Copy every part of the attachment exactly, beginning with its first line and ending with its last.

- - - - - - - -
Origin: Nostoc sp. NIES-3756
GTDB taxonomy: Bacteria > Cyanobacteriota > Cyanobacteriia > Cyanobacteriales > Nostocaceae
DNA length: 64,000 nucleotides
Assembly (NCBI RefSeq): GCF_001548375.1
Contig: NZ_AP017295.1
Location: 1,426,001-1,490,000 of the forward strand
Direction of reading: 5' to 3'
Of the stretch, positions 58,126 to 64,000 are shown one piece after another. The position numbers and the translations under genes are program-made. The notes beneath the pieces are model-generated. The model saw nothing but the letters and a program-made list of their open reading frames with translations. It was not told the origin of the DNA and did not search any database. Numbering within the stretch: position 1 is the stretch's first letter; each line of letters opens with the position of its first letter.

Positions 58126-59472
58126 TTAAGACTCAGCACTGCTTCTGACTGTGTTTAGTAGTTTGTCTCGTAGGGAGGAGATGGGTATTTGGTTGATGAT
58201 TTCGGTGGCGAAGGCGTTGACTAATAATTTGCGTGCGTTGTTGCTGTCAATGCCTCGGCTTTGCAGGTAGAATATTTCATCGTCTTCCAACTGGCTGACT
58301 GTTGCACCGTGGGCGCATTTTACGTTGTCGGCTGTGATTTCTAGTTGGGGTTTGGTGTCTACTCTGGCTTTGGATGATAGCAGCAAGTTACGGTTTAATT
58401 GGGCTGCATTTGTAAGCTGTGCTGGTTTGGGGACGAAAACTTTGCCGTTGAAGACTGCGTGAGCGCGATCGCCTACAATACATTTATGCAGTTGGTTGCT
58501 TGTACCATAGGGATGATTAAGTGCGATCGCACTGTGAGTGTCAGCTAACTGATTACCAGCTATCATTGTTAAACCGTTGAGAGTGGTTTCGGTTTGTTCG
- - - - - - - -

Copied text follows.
Origin: Nostoc sp. NIES-3756
GTDB taxonomy: Bacteria > Cyanobacteriota > Cyanobacteriia > Cyanobacteriales > Nostocaceae
DNA length: 64,000 nucleotides
Assembly (NCBI RefSeq): GCF_001548375.1
Contig: NZ_AP017295.1
Location: 1,426,001-1,490,000 of the forward strand
Direction of reading: 5' to 3'
Of the stretch, positions 58,126 to 64,000 are shown one piece after another. The position numbers and the translations under genes are program-made. The notes beneath the pieces are model-generated. The model saw nothing but the letters and a program-made list of their open reading frames with translations. It was not told the origin of the DNA and did not search any database. Numbering within the stretch: position 1 is the stretch's first letter; each line of letters opens with the position of its first letter.

Positions 58126-59472
58126 TTAAGACTCAGCACTGCTTCTGACTGTGTTTAGTAGTTTGTCTCGTAGGGAGGAGATGGGTATTTGGTTGATGAT
58201 TTCGGTGGCGAAGGCGTTGACTAATAATTTGCGTGCGTTGTTGCTGTCAATGCCTCGGCTTTGCAGGTAGAATATTTCATCGTCTTCCAACTGGCTGACT
58301 GTTGCACCGTGGGCGCATTTTACGTTGTCGGCTGTGATTTCTAGTTGGGGTTTGGTGTCTACTCTGGCTTTGGATGATAGCAGCAAGTTACGGTTTAATT
58401 GGGCTGCATTTGTAAGCTGTGCTGGTTTGGGGACGAAAACTTTGCCGTTGAAGACTGCGTGAGCGCGATCGCCTACAATACATTTATGCAGTTGGTTGCT
58501 TGTACCATAGGGATGATTAAGTGCGATCGCACTGTGAGTGTCAGCTAACTGATTACCAGCTATCATTGTTAAACCGTTGAGAGTGGTTTCGGTTTGTTCG